In the light of the medical evidence, MMI’s contentions concentrated on urging the court to interpret the word ‘injury’ in the policies in a purposive manner and not by reference to what medical men might call an injury nor by reference to the requirement for injury demanded by the law of limitation (to establish when a cause of action in tort arises). It was therefore contended that the ‘insult’ of inhalation of dangerous asbestos particles was an ‘injury’ for the purposes of the policy.

Additional support for this interpretation was to be found in CU’s wording, which required that the bodily injury or illness should ‘occur within Great Britain’ – could it really have been intended that the policy was triggered only if Mr Green happened to reside in the United Kingdom when his mesothelioma developed? MMI suggested that the intention must have been that the negligent act giving rise to the liability should occur in Great Britain, an interpretation which could only sensibly be achieved by interpreting the phrase ‘bodily injury’ as equivalent to the insult which coincided with the negligent act.

MMI’s arguments drew on the US jurisprudence which has been dealing with asbestos induced injury claims in far greater numbers and for a greater period of time than the British Courts. The US courts have developed a ‘multiple trigger’ interpretation of insurance policies, in which policies with similar wordings to the present ones are found to respond if they are in existence at the time of the exposure and also if in existence at the time of the development or manifestation of the mesothelioma.

The Judge rejected MMI’s arguments. He adopted a definition of injury which was consistent with the medical understanding of the term and with the large body of case law which had considered when ‘personal injury’ occurs for the purposes of limitation (see the House of Lords decision in Cartledge v Jopling [1963] A.C. 758). He therefore found that Mr. Green did not suffer ‘injury’ until about 1980 and the ‘injury occurring’ policy that responded was MMI’s. The Judge also rejected the attempt to gain support from US decisions. He relied on dicta in the Court of Appeal in cases such as Yorkshire Water v SAL [1997] 2 Ll. Rep. 21,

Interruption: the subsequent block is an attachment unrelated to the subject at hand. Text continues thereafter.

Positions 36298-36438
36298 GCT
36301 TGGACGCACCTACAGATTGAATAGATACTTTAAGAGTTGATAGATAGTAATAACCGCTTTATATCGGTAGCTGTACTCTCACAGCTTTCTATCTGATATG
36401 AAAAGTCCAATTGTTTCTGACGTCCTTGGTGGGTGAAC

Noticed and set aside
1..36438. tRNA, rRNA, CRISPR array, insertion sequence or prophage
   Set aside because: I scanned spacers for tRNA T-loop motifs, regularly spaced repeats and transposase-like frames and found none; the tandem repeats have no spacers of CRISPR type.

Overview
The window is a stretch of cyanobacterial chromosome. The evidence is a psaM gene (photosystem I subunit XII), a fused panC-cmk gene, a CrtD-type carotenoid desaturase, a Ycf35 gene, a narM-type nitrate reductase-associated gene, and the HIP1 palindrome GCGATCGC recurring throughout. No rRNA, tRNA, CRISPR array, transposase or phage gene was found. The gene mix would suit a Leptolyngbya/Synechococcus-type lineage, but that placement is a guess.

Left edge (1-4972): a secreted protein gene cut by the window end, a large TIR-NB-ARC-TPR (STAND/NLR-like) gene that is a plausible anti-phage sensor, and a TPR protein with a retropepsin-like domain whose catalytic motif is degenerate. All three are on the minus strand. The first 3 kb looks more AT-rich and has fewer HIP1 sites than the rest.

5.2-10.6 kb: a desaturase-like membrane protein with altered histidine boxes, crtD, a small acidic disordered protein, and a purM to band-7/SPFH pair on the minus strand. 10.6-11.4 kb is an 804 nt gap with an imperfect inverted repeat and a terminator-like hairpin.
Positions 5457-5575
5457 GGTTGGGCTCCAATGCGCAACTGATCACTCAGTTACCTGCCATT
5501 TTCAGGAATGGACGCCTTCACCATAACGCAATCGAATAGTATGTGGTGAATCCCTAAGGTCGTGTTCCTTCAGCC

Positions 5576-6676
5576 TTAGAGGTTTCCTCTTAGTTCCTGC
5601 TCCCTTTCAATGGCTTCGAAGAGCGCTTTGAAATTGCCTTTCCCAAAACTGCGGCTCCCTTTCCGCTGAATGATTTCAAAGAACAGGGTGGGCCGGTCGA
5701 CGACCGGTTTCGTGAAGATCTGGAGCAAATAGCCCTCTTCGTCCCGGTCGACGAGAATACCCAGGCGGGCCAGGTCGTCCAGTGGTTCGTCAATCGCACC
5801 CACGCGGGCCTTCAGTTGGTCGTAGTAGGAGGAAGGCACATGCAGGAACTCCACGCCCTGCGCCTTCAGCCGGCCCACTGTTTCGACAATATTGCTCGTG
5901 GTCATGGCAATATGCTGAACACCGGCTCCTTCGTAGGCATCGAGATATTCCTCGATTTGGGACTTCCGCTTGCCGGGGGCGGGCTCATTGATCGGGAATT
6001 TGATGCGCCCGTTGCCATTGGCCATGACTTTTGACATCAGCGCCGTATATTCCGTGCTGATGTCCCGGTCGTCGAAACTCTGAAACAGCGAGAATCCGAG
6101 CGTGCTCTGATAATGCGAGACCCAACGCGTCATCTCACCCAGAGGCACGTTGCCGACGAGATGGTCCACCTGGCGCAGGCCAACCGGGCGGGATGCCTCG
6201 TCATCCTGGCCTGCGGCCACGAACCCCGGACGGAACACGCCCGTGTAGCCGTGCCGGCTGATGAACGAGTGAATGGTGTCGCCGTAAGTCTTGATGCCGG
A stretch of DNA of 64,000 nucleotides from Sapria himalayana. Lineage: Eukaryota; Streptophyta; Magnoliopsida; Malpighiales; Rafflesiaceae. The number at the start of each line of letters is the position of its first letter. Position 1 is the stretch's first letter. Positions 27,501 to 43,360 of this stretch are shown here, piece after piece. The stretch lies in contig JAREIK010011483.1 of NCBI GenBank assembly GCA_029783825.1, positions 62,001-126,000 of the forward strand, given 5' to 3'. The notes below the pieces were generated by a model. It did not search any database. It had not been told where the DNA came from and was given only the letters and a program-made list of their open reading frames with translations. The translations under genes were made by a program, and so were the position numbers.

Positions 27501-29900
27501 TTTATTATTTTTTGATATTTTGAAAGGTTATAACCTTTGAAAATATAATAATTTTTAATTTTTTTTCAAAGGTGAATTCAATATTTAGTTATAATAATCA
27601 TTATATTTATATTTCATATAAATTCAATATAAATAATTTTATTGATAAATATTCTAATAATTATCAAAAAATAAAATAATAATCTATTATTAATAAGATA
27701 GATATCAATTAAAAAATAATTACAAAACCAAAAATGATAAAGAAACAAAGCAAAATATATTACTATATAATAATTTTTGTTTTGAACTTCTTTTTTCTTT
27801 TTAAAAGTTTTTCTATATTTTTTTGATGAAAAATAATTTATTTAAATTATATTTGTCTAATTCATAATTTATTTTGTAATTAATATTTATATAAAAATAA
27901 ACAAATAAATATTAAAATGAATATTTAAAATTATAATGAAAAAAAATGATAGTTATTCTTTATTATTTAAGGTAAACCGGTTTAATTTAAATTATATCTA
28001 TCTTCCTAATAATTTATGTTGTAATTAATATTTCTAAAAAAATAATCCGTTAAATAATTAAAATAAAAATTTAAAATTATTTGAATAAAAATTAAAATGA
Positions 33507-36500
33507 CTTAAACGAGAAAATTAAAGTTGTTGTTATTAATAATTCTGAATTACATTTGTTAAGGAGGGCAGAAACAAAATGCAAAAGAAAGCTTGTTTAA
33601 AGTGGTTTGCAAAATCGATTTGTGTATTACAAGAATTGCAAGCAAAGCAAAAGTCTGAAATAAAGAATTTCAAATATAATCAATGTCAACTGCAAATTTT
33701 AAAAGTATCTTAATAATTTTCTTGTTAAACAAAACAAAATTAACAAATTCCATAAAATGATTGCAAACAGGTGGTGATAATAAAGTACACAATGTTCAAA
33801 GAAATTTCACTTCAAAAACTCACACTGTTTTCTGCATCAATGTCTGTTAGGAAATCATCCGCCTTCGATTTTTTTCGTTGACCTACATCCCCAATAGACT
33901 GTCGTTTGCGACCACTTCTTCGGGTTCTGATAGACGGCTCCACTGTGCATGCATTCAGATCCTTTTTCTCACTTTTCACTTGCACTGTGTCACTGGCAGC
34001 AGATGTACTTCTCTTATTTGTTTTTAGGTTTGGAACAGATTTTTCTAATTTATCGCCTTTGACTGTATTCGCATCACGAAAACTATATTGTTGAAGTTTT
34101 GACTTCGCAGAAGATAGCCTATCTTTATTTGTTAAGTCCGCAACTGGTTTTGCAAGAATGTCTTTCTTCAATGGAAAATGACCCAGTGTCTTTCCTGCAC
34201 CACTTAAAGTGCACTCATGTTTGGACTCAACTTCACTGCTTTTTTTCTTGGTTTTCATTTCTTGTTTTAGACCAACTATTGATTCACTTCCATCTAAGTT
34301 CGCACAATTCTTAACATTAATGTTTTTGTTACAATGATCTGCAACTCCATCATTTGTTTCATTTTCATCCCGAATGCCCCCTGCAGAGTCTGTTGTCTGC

‘the American Courts adopt a much more benign attitude towards the Insured; this seems to be based variously on the ‘folly’ argument … or ‘general principles of law and equity’… or that insurance contracts are ‘contracts of adhesion between parties who are not equally situated giving rise to the principle that doubts as to the existence or extent of coverage must generally be resolved in favour of the assured’. .. For the most part these notions which reflect a substantial element of public policy are not part of the principles of construction of contracts under English law. These are well-known’

There were a number of other issues of note which arose in the case. CU succeeded in relying on a breach of a condition precedent requiring notification of claims, in spite of a plea by Bolton that CU had waived reliance on this term. The judge also had to answer the hypothetical question whether, in the event of both the CU and MMI policy wordings being found to respond, contribution could be claimed by MMI from CU even though CU had an accrued late notification defence to the claim on the policy by Bolton (see Drake v Provident [2004] 1 LR (IR) 277).

Howard Palmer QC and Sonia Nolten of 2 Temple Gardens, instructed by Watmores, appeared for MMI. Michael Harvey QC and Tim Smith appeared for CU and Digby Jess for Bolton.

Back